Let us then approach God’s throne of grace with confidence, so that we may receive mercy and find grace to help us in our time of need.

Grace (Colorized). Eric Enstrom

This weekend we sang the following songs:

  • Manifesto by The City Harmonic
  • Good, Good Father by House Fires (arr. Zealand Worship)
  • Your Love is Strong by Jon Foreman
  • How Deep the Father’s Love For Us by Stuart Townend
  • Father, You Are All We Need by Citizens & Saints
  • Grace Alone by The Modern Post (arr. Kings Kaleidoscope)

Now go buy these songs.

Lord Just Lord Don’t Destroy Us Ummm Thanks (How To Pray, Part 1)

A Cup of Kindness Yet

Last Thursday after putting Atticus down for the night Alyssa and I went out to celebrate the new year with some old friends. Save a couple, I’ve celebrated almost every New Year of my adult life with the same old acquaintances. One memorable party included a 45 minute jazz rendition of Auld Lang Syne. I enjoy the party aspect of New Years Eve but like most things it’s a mixed bag for me.

Happy New Year. December 27, 2015. frankieleon. Some Rights Required.

On one hand: New Year, New Me. Right? Me 2.0 – Just Like the Old Me but Better. 

How exciting!

The lead up to a new year is loaded with so much potential. How exciting! We dream in iridescent technicolor of what will be. How exciting! Our imaginations play with plans for the coming year. How exciting! The least creative of us have no trouble making art of an unlived new year. How exciting!

This will be the year I loose that weight; or, that I finally start using a dayplanner; or, go to the gym; or, read more books; or, whatever. This year I will be kinder to myself, this year I will yell at my kids less, this year I will be betterstrongerfaster.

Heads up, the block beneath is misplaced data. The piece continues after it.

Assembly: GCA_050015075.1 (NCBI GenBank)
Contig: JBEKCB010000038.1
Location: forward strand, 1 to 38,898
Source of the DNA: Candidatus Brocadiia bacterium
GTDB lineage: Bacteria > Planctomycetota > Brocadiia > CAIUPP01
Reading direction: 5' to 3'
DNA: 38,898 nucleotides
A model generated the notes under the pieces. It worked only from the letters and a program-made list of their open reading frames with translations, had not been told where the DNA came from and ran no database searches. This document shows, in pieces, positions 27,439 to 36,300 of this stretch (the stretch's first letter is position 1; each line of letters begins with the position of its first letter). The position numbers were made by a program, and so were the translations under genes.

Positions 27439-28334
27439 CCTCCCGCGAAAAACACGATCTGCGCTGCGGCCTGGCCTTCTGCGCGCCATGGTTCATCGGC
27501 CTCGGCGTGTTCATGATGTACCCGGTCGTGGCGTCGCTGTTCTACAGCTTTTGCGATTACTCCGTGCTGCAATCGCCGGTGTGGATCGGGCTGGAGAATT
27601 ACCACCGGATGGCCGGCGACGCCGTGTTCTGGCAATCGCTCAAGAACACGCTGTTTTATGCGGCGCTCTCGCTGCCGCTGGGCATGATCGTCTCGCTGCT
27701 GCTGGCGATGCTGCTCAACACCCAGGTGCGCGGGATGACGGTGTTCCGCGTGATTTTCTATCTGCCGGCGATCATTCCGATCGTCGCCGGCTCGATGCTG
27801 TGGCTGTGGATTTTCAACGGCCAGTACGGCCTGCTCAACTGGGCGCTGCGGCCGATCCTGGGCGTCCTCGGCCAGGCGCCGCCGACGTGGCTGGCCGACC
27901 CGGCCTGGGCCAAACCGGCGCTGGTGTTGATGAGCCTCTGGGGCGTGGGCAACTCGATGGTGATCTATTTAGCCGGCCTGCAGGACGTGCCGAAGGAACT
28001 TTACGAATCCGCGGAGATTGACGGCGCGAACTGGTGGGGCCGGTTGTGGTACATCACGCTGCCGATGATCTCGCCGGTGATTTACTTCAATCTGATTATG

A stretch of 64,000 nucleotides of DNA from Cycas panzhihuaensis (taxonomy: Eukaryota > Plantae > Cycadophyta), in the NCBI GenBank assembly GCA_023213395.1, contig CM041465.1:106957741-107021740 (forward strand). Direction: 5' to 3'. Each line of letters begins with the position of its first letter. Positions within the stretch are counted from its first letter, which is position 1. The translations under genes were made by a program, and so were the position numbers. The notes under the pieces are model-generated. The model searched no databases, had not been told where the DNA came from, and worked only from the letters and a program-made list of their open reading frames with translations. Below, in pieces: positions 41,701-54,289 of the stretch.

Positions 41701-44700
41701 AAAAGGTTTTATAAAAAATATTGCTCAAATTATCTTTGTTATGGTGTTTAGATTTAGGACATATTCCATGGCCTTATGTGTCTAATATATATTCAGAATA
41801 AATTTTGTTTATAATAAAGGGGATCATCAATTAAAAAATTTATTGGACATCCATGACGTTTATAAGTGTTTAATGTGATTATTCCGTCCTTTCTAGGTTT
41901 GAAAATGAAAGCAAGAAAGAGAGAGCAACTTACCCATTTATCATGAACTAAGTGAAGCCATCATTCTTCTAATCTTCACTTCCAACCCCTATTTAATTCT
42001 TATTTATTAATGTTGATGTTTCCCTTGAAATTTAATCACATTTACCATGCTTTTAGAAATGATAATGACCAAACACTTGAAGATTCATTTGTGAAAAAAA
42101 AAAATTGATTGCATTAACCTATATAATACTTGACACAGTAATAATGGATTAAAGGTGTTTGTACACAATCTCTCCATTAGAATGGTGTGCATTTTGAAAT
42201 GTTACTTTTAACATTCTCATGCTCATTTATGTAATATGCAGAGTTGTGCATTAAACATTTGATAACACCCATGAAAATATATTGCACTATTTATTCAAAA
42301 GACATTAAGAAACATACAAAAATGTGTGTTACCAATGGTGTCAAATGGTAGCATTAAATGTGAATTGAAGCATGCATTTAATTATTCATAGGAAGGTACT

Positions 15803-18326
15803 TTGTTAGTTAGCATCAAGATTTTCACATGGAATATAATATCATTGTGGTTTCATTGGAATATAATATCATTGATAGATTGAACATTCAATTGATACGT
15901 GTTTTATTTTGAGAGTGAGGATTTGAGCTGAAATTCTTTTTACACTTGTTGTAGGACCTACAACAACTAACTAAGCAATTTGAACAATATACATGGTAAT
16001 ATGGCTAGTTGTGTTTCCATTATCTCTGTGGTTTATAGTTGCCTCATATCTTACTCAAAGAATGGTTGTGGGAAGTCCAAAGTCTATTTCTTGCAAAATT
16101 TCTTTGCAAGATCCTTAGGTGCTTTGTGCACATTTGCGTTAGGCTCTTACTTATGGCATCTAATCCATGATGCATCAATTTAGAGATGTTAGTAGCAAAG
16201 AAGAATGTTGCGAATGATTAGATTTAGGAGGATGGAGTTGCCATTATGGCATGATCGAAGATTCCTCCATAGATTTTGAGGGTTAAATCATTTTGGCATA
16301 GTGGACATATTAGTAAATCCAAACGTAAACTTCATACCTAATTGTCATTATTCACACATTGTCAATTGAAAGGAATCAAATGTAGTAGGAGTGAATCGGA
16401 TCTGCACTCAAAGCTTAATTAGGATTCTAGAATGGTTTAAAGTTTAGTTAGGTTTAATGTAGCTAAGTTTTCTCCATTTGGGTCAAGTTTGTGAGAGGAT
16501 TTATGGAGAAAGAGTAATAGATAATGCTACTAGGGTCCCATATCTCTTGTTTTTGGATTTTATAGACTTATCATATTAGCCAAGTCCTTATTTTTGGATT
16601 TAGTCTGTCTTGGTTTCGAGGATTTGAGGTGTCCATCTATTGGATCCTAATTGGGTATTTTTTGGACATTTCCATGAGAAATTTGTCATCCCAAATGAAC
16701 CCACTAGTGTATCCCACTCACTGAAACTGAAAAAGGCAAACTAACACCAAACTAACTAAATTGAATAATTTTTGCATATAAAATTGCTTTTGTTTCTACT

How exciting!

The guy who says, “Vanity of Vanities! All is Vainity! Eat! Drink! Be Merry! For Tomorrow We Die!” is a drag and drinks alone in the corner. He’s not helpful, we don’t need him. “Keep on Keeping On” isn’t good enough. Not growing is dying so lets get on with the living. On your marks, get set, GOALS!

New Year, New Me. Just Like the Old Me but Better. 

How exciting!

On the other hand though: Doesn’t that just sound exhausting? Resolutions by their nature suggest that something ain’t right.

To effectively set goals and resolutions for a new year one needs to first reflect on the previous year with its highs and lows. Bummer. The good we did wasn’t satisfactory – so we’ll do more, and the good didn’t outweigh the bad, mediocre, or forgettable – so we’ll do better. 

This desire for change and improvement is a good and right desire. It’s what God does – what is last will be first, what is small will be great, what is old will be new, what is dark will be lit, what is dead will live. But on New Year’s Eve I forget that’s what God does. So, in a fit of retrospection and novelty I decide to rebuild the foundations of the House of Me with the original rotting lumber.

And everybody is in on the joke.

On the last day of 2015 my Twitter feed was flooded with variations on a theme, my favorite: “Try again in 2017. – Sincerely, 2016”. I chuckled as I ate a sleeve of Oreos while lounging on the couch scrolling through Twitter and thinking about how I’m going to lose all that weight.

Unless the Lord builds the house,
    the builders labor in vain.